Tipping year I found myself in the UK for the first time, luckily I had a friend who had lived there previously with me to navigate both locations and social norms. One of the biggest cultural norms I had trouble with was the concept of was tipping. I tipped our tour guides, hotel maids, when I placed an order at the pub, etc – until she told me otherwise.

The holiday season is nearly upon us, and in the US the talk about how to tip various people in our lives is going to become omnipresent. There are articles that suggestion holiday tips for your hair stylist,  newspaper delivery person, etc. This discussion also highlights the controversy over whether or not and how much one should tip, specifically when eating out.

This post is more about the latter than the former. I happened to catch an episode of ABC’s The Talk which stimulated the thought for this post. The points I heard which prompted me to post were that one speaker felt that tips are optional and all gravy for the server; another speaker had previously been a waitress and admitted that there is a low wage (currently $2.13/hour federally, states may vary) and tips are necessary to get closer to a living wage.  (Note: Living wage is a whole other discussion!)

While the federal minimum wage of $7.25 is not a living wage in most areas, if you read the link above to the Department of Labor, Wage and Hour Division fact sheet, you would see that employers must pay – even wait staff – this $7.25 per hour. The catch is that tips make up the difference between $2.13 and $7.25 (and could increase their hourly wage to above $7.25.)

Note: In the case where a state minimum wage is higher than the federal minimum wage, the higher is what the employer must pay.

What I have not heard in any discussion of the topic, is that if the tips are not sufficient to meet the minimum wage (be it federal or state) then the employer must make up the difference.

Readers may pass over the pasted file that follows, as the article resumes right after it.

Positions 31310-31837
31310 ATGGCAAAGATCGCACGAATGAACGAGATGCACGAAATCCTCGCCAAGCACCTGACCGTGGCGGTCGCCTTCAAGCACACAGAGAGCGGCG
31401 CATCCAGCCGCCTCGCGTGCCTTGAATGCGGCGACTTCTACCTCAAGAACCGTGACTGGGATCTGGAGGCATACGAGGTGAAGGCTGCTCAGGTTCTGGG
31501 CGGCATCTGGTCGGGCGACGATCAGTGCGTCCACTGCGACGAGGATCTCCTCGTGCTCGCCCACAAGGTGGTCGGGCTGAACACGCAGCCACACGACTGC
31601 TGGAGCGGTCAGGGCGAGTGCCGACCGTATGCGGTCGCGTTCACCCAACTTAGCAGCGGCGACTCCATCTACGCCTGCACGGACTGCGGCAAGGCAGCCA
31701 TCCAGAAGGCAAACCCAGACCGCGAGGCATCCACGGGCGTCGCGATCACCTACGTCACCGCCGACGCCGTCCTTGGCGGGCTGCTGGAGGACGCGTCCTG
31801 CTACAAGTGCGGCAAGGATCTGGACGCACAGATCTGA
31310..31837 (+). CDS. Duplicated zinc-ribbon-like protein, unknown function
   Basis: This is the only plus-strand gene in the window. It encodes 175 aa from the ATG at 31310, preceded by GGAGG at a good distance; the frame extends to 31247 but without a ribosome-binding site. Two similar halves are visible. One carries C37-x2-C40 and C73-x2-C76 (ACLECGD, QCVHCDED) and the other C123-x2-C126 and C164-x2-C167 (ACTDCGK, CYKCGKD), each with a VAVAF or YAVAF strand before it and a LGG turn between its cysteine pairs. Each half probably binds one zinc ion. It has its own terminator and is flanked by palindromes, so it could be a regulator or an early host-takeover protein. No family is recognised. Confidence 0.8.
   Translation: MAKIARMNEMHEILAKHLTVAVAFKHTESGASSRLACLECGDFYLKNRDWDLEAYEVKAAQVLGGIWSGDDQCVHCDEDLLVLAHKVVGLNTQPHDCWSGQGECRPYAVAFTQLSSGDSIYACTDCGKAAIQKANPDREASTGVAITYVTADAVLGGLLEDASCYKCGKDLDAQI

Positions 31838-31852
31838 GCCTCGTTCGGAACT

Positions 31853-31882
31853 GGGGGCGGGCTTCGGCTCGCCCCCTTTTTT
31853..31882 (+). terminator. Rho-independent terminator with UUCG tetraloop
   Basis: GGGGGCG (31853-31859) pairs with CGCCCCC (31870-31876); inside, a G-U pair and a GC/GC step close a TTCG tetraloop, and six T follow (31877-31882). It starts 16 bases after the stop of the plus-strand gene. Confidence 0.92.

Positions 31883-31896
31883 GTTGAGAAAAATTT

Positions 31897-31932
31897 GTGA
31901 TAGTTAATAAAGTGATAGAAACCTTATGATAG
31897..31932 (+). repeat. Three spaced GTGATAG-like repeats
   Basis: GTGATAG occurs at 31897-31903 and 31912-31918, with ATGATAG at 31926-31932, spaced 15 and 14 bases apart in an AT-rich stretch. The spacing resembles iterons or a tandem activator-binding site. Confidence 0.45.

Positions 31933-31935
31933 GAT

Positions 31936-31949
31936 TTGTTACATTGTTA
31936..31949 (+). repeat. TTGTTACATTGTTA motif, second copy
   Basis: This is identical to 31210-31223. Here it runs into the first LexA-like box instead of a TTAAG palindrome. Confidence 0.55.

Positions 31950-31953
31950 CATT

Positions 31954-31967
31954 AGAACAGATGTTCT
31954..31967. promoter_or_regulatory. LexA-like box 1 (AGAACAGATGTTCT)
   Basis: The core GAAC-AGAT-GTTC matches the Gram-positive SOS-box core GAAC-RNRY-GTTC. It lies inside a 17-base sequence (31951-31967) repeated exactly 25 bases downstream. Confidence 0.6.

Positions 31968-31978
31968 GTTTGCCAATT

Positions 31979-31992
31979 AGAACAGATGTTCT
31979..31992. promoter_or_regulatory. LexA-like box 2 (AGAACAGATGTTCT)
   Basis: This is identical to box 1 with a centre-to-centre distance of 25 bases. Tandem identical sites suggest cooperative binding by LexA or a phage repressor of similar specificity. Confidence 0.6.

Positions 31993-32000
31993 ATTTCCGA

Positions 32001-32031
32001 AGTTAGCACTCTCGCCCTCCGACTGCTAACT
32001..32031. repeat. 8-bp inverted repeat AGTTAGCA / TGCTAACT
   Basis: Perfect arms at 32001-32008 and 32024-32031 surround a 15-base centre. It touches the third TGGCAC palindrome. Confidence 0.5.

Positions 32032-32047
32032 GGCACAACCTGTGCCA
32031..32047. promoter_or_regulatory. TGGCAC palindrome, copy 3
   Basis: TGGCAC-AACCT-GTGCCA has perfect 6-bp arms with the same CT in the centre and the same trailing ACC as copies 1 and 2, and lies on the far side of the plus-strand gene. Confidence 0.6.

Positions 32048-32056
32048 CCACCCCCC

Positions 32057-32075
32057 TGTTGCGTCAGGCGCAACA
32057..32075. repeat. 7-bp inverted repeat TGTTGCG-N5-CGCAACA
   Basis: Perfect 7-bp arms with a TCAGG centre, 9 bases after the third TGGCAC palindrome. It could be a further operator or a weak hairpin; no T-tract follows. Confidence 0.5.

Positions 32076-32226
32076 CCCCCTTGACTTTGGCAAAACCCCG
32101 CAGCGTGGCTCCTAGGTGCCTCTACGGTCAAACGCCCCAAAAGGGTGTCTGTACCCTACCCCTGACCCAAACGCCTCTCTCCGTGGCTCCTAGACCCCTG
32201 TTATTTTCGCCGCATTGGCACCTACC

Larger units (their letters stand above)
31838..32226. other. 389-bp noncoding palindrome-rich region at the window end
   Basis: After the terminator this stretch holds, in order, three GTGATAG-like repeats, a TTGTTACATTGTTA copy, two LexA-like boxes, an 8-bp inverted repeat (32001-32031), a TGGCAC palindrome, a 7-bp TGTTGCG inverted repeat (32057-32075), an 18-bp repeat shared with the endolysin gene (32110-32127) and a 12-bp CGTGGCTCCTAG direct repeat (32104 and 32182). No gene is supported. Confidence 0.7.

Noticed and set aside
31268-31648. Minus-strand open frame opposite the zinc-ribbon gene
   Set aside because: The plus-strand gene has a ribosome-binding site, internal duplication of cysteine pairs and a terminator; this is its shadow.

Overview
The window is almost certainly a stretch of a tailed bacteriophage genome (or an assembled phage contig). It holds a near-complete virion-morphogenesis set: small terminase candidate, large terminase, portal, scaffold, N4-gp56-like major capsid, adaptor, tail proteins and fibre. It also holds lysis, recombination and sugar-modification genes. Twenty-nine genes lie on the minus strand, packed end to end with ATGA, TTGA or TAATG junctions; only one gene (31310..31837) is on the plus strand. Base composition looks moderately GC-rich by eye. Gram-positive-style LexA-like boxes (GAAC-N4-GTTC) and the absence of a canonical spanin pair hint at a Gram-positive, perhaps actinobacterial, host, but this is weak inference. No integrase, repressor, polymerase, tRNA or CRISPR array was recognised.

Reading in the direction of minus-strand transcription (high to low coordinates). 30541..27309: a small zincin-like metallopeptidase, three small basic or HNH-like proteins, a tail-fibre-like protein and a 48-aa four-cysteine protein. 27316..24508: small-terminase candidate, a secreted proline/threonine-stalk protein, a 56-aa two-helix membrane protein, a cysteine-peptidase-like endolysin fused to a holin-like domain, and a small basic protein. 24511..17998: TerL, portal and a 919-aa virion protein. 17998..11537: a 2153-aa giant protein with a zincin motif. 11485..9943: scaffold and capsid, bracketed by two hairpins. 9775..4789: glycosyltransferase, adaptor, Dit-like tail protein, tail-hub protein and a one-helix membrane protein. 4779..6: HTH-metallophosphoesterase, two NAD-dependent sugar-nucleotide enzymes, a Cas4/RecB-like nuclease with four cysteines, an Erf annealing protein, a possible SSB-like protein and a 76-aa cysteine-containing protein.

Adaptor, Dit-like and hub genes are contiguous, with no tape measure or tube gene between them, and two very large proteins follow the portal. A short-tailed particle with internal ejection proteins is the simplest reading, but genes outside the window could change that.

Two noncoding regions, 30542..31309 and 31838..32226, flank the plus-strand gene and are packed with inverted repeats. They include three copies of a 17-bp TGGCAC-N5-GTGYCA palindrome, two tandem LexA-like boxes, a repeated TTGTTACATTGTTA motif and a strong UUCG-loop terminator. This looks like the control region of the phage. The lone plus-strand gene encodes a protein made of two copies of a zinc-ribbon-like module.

For example, in Alabama (that uses the federal minimum wage) if a wait person works for 5 hours on a slow shift so they took in only $5 of tips, they don’t bring home a gross of $15.65 for the day, they bring home a gross of $36.25 (=7.25*5). Why?

(5*2.13)+5 = 15.65; 15.65/3 = 5.22/hour which is below minimum wage. Thus the employer must make up the difference between the $5.22 and $7.25 per hour.

Keep in mind, this is over a weekly basis, not daily as the example implies.

If one is familiar with commission pay structure, where there is a draw  forget that as it applies to tipped employees. The amount the employer pays between earned minimum wage and federal/state minimum wage is never paid back to the employer from the employee.

So, back to the original discussion. Should you tip? Yes. Do you need to so that they can earn more than $2.13/hour – that is up to you. It is best to bring up any issues as they happen and directly, instead of being passive aggressive with tipping. But being passive aggressive won’t impact their earnings and minimum wage.

Personally, I don’t do holiday tips. I tip well at the point of service. I tip 20 or more percent depending on service, and rarely tip below that.